By Jamie Swinnerton
By Mark Antonation
By Lori Midson
By Jonathan Shikes
By Amber Taufen
By Cafe Society
By Juliet Wittman
By Jonathan Shikes
Locanda del Borgo, which chef Giancarlo Macchiarella (a native of Italy, ex of Tavolaccio in Edwards and Farfalla in Aspen) opened a year and a half ago, has an open kitchen. A wide-open kitchen, laid out like a gastro-porn centerfold. If the little window peeking in on the line at Lala's (which I reviewed two weeks ago) is the demure and teasing Playboy spread, then the kitchen at Locanda del Borgo is something out of Screw — bare and exposed and hiding nothing. It has a menu that writes in broad strokes, refusing to specialize or to culinarily economize. Little bites on the top offer prosciutto with olives and marinated artichokes, bruscetta, fritto misto (a fisherman's platter of squid, scallops, shrimp, artichokes and zucchini, all fried) and straccetti — a Roman stir-fry of beef "tatters" and arugula (used frequently at Locanda del Borgo the way Picasso used the color blue: notably, and to devastatingly good effect), topped with sweated onions and a drizzle of balsamic vinegar, all served over that most Venetian of staples: the grilled polenta cake. There are salads and soups (cannellini bean with bits of pasta like a perfectly rustic lunch of long-simmering leftovers), a daily scallopine special, chickens from the grill with fingerling potatoes and Swiss chard, and pizzas from a blazing, smoky, single-bay oven that, ten years ago, would've driven Denver's foodies into paroxysms of drooling joy because it would have been such a good and proper rarity, but today is simply right.
The room is both plain and lovely, the tables sitting on a stone floor, polished silver and gleaming wine glasses sitting on the tables. It has an energy that makes pointless any adornment, any distraction from the dance in the kitchen and the play of flavors on the plate. I could go an entire night at Locanda del Borgo without noticing whether it had a roof or paint on the walls or even any other customers, simply because I care only for what is placed in front of me — wine list first, to order the ubiquitous Tempranillo Rioja, then menu, then plate after plate after plate. The servers are friendly, solicitous but never intrusive. Questions are answered with — wonder of wonders — correct information (no, the straccetti isn't served raw, yes, it is Roman, and the kitchen would be more than happy to alter that pizza to your liking, sir...) and genuine friendliness. Even on slow nights, the floor seems alive. And on busy nights, it feels like something just to the left of the center of the universe.
I showed up early for dinner on a cold night to eat meatballs (veal and Angus beef, rolled small and cooked in a bath of thinned red sauce) and polenta and spicy orecchiette with pesto and Italian sausage, because every server seems to recommend it whenever a customer seems temporarily stunned by option paralysis. The meatballs were delicious (I now sometimes order a second round to go and eat them on my couch at home) and the grilled polenta exactly what I've been craving since several restaurants in a row had fucked it up for me. But I never got my orecchiette: The kitchen was running a special of spaghetti carbonara instead, and I was a sucker for the soft sell. What came was a beautiful tangle of thick spaghetti, creamy, egg-thickened sauce and sweet, caramelized pancetta like pork candy. The smell of it was so heady and so strong that I could've made a meal out of it alone, and the carbonara so good that I felt it in my chest like joy, in my brain like the closing of a door, like never having to wonder where to go for carbonara again.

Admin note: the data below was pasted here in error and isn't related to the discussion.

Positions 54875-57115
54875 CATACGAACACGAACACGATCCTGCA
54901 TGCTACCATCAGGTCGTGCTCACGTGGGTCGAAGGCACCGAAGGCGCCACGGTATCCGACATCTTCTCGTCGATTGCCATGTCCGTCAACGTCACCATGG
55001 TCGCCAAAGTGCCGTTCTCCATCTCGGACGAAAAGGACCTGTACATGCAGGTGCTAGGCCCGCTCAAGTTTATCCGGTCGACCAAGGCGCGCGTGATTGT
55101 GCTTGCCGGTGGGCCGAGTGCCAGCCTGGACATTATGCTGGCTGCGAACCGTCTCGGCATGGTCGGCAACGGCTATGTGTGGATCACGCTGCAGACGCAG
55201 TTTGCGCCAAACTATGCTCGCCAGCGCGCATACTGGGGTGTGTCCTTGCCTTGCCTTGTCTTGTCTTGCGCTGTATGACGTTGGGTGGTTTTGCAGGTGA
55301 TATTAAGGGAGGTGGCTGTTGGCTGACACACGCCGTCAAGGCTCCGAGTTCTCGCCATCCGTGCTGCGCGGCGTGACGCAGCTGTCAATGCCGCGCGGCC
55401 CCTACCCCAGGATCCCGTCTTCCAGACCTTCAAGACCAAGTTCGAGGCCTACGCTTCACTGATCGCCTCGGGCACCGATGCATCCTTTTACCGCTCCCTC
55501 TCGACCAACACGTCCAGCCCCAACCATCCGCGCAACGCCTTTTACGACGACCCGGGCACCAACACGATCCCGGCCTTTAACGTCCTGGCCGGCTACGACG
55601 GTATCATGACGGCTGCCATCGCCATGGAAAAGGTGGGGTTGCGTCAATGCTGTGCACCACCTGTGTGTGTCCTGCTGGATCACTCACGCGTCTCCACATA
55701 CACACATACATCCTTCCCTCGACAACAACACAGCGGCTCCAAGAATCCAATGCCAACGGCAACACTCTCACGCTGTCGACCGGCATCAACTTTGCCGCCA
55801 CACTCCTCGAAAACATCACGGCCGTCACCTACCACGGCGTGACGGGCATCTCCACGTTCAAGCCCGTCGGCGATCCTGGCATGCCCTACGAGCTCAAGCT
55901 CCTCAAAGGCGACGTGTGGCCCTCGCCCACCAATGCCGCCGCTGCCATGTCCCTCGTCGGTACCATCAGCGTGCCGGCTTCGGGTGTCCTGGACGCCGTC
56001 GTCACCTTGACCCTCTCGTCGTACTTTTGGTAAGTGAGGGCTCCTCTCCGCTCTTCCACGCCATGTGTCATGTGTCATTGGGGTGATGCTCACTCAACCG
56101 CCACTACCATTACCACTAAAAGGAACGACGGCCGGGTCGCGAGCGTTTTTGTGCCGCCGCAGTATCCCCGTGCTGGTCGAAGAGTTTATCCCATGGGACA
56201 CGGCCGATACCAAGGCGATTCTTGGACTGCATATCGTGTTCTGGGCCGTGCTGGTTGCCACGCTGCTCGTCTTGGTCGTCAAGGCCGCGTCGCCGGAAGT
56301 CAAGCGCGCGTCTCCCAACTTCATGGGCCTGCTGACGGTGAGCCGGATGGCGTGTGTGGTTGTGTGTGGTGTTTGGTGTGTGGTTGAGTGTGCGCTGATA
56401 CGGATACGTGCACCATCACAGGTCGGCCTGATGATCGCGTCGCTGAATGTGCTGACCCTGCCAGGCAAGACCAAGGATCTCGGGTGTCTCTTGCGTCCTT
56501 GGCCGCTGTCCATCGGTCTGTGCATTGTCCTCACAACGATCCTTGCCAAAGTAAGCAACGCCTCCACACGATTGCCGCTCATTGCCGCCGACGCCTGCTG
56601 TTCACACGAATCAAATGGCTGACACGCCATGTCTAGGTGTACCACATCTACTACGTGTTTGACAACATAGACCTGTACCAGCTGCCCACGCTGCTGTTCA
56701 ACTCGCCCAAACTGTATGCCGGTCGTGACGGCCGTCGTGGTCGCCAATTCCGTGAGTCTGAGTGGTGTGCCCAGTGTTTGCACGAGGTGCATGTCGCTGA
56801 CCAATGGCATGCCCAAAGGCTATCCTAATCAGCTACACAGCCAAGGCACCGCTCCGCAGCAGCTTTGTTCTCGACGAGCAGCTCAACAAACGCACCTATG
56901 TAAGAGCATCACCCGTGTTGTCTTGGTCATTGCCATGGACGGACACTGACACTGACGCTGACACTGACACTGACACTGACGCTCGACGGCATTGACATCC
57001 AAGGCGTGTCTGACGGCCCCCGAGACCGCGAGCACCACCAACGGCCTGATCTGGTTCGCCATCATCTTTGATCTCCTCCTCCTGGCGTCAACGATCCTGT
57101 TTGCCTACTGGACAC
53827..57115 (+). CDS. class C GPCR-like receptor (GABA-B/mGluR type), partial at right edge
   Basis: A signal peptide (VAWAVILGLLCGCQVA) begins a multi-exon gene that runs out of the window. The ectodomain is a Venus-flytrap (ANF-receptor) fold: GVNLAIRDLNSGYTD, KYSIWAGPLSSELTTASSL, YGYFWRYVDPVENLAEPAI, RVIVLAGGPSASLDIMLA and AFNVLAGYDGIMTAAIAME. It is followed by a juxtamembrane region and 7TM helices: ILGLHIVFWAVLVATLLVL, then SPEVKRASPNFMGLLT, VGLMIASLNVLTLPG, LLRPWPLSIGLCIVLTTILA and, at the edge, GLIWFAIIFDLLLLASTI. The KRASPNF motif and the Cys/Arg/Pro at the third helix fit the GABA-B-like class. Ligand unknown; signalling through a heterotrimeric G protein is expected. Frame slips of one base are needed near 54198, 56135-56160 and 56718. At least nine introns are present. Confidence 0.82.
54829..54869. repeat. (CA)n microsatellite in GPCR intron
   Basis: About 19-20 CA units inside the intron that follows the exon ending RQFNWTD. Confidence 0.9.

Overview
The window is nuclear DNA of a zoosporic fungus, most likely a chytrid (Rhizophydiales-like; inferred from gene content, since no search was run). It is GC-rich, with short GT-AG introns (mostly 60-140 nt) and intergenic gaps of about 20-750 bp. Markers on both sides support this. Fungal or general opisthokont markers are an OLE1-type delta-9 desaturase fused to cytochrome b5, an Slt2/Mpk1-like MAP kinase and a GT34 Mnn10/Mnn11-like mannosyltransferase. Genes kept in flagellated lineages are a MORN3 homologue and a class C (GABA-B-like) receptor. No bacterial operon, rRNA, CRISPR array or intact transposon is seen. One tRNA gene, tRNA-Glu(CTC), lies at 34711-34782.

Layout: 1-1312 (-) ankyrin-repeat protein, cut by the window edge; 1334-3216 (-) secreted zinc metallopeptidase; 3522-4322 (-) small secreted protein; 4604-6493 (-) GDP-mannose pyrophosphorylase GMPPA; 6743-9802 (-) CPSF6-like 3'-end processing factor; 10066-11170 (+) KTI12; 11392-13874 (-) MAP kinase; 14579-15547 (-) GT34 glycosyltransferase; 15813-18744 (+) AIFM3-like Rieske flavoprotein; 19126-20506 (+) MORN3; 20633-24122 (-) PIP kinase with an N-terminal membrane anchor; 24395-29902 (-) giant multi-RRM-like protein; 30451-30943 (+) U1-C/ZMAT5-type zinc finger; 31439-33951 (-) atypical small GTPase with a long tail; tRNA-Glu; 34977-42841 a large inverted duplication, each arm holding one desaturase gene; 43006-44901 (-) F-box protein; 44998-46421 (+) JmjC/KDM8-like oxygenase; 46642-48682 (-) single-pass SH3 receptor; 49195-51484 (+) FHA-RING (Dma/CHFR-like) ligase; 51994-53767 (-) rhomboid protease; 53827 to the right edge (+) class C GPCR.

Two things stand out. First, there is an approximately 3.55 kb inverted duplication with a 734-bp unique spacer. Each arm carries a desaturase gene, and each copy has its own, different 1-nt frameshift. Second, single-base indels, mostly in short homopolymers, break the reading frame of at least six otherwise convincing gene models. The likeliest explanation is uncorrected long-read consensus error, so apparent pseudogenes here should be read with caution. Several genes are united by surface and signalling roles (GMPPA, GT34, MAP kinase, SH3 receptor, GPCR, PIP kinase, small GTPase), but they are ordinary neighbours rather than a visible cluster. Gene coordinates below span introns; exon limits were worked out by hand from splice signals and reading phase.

5575 E. 3rd Ave.
Denver, CO 80220
Region: East Denver
On another night, ricotta gnocchi with speck, peppery arugula and a parmesan sauce as deep and intriguing as the bottom of a cream ocean. Yet another night, pizza: capricciosa, with a quivering sunny-side-up egg in the middle. I've tried the spaghetti and meatballs, which was good, not great, with the sauce used as an accent rather than a theme, and the lasagna, layered with soft sheets of rolled pasta, béchamel and browned meat. I keep promising to get to the bowl of clams and mussels in a garlic-tomato broth, the shrimp risotto, the whole striped bass served tableside, pulled to pieces and set with roasted vegetables and potatoes: comfort food for those who live surrounded by the threatening sea and take their sustenance from the interstices between water and earth.
All this food, and never once did I think of myself as anywhere but in Denver, as anywhere but in a city that, over five or six years or seven, has gone from nothing to this. Locanda del Borgo inspired in me no dreams of running off to the Italian countryside, no visions of the coast, no fantasies of being anywhere other than where I was — rooted in the moment, planted behind my plate.
Because now that we have learned and now that we know better — now, when I can get food like this in Denver — why should I dream of being anywhere else?